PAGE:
David Sanborn and his 5-member Electric Band performed October 27, 2017 at Hoyt Sherman Place in Des Moines, and for over 90 minutes the venue buzzed with the innovative jazz vibes the alto sax legend is known for. Sanborn’s easy rapport with the audience and impressive solos by all members of the band made this a memorable concert.
This was the second program in the Des Moines Civic Music Association‘s 2017-18 season. The theater at Hoyt Sherman Place is ornate and intimate, reflecting the building’s 1877 vintage. Valet parking is available for $12 fee, which is well worth the cost on cold nights or if you don’t want to hunt for street parking, but I lucked up on a parking spot very close to the side doors. An usher led me all the way to my seat, and as a new subscriber to the Civic Music Association, I was pleased to discover I was on the 3rd row of the main seating section which gave me a close-up view of the stage.
Dr. James Romain, Professor of Saxophone and Assistant Director of Jazz Studies at Drake University, gave a preconcert talk beginning 30 minutes prior to showtime. His talk included music clips of Sanborn’s most famous compositions and solos. With 24 albums and 6 Grammy Awards to his credit and a solo performance history spanning from the 1970s, David Sanborn is constantly refreshing his approach to jazz.
Civic Music Association Board president Jeff Kane introduced the group and described how Sanborn had given a Masterclass for area collegiate (and one high schooler) saxophone students that afternoon. When he asked who in the audience had heard Sanborn play before, many people had been to over 5 concerts and one enthusiastic man on the front row shouted that he’d attended 14 or 15 performances.
The rest of the band then filtered onto the stage and immediately began performing “Another Hand” followed without a break with the familiar melodies of “Maputo.”
Note: selections played were not listed in the program, so I tried to write all the titles down during the concert as they were announced by Sanborn from the stage. It’s quite possible that I made some mistakes or omissions.
Here’s a live version of “Maputo” at the 2015 John Coltrane Jazz Festival:
Sanborn then introduced the members of the band:
Andy Ezrin on keyboards
Billy Kilson on drums
Andre Berry on bass
Nicky Moroch on guitar
Ramon Yslas on percussion
Sanborn chatted with the audience between tunes, saying how he enjoyed coming back to the Midwest as he grew up in St. Louis and even studied for a time at the University of Iowa under the late J. R. Monterose. He was silent for a moment and then said he was lost in reverie, thinking about those days, and he also shared that his wife was from Iowa. In the next breath he revised that statement to say he was talking about his first wife, which brought a round of laughter from the audience.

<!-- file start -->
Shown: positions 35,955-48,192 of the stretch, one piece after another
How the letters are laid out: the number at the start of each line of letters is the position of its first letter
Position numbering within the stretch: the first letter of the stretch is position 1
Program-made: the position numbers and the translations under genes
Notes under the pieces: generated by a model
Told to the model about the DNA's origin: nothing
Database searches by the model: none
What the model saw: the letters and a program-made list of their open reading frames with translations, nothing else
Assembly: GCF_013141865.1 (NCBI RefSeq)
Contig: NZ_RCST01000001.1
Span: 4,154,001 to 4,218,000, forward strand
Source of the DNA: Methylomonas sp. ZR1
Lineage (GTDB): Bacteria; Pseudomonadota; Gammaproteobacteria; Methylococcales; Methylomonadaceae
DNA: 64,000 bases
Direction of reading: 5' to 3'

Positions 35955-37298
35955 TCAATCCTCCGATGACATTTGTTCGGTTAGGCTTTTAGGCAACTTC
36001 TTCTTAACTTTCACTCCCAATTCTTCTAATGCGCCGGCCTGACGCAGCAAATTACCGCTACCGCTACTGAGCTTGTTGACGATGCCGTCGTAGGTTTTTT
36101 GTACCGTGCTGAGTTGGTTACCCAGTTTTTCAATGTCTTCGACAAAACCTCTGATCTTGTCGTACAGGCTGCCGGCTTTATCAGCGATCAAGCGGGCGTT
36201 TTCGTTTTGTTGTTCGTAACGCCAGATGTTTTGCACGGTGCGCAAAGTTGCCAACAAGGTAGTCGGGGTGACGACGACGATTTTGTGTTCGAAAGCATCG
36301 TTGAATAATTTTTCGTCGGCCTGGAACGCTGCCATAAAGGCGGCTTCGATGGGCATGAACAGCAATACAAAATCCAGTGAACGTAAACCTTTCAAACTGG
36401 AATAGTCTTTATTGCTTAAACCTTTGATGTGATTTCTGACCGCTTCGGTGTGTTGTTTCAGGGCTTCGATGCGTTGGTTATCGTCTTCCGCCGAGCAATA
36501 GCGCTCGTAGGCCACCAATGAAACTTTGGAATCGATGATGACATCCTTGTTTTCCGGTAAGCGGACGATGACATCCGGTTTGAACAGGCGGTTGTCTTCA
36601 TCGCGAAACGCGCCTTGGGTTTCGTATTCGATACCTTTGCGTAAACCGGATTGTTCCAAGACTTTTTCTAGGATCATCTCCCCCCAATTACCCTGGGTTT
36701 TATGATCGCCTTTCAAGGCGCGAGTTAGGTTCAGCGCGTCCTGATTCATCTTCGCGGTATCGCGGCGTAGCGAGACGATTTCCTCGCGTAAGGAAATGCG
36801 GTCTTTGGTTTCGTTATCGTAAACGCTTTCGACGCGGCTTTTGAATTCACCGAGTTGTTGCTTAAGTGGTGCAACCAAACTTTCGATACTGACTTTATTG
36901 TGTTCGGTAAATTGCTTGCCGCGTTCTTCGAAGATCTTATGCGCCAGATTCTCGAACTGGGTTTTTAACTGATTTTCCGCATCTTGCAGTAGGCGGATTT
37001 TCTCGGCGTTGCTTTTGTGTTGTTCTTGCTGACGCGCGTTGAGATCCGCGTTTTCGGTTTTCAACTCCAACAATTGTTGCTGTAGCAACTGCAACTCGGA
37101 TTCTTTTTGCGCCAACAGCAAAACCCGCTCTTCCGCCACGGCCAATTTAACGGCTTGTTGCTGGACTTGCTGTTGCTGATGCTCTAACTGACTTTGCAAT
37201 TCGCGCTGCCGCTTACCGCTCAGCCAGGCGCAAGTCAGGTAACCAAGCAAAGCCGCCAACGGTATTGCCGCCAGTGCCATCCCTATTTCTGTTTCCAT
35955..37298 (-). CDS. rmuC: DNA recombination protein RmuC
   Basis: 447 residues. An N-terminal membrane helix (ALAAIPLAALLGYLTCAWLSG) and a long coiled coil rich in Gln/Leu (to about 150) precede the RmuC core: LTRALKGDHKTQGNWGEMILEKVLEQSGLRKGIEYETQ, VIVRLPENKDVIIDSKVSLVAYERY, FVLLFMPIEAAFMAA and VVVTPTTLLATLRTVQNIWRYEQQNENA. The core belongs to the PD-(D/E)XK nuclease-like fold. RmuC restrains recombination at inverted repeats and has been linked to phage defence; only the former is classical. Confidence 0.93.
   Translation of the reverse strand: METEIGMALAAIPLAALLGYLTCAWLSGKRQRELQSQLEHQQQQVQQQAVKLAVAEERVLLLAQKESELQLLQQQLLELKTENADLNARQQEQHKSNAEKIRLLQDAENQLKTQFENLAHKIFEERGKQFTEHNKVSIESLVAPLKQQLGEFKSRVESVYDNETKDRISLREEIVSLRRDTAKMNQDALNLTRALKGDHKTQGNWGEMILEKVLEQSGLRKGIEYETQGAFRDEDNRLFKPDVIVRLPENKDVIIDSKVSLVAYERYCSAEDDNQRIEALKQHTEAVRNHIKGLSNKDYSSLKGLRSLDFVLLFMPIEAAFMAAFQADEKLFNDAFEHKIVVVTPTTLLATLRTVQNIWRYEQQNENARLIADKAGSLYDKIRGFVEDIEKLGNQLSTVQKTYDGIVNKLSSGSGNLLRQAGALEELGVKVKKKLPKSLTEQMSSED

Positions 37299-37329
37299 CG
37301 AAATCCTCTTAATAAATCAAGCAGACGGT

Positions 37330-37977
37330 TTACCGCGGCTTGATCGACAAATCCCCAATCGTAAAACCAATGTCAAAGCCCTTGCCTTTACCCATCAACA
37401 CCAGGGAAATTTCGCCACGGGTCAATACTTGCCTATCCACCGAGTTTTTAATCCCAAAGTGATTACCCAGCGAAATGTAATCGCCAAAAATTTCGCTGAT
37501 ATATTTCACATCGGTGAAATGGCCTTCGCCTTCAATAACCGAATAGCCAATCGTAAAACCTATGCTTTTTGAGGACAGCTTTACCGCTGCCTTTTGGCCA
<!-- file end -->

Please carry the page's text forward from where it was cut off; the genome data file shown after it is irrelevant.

Sanborn’s fluid alto saxophone playing was, of course, the focus of every piece. Perched on a stool during most of the concert, Sanborn’s mesmerizing and flawless performance infused his personal jazz style into each song. I was amazed and thankful that he continues to perform and tour, sharing his talent with audiences in the Midwest and the world.
Sanborn didn’t hog the limelight, though, as the other musicians treated the audience to fantastic long solos. Here is Andy Ezrin standing up during an impassioned keyboard solo in “Maputo”:
Andre Berry thrilled the audience with his energetic bass solo in “Run for Cover” in which he kneeled, jumped, and bounced all over the stage.
Nicky Moroch’s guitar expertise was on display in “Spanish Joint.”
Other tunes included “Camel Island” as well as a great drum and percussion solo section featuring Ramon Ysles playing a cajon, a box-shaped percussion instrument which the performer sits astride the box and slaps it with his/her hands or drumsticks. (I had no idea what this box was called until I looked it up after the performance!) Billy Gilson followed with his own innovative solo on drumset.
The band played for over 90 minutes without an intermission, and when the last piece came to an end, the audience jumped to its feet. As the standing ovation continued, Sanborn said to pretend the band had all left the stage and come back on to play an encore. This last familiar piece was “The Dream” and it made for a perfect ending to this electrifying concert.
Here’s hoping that David Sanborn continues to return annually to Iowa. Personally, I’m planning to study his tour schedule to see if I can catch him performing at a jazz festival or other venue in 2018.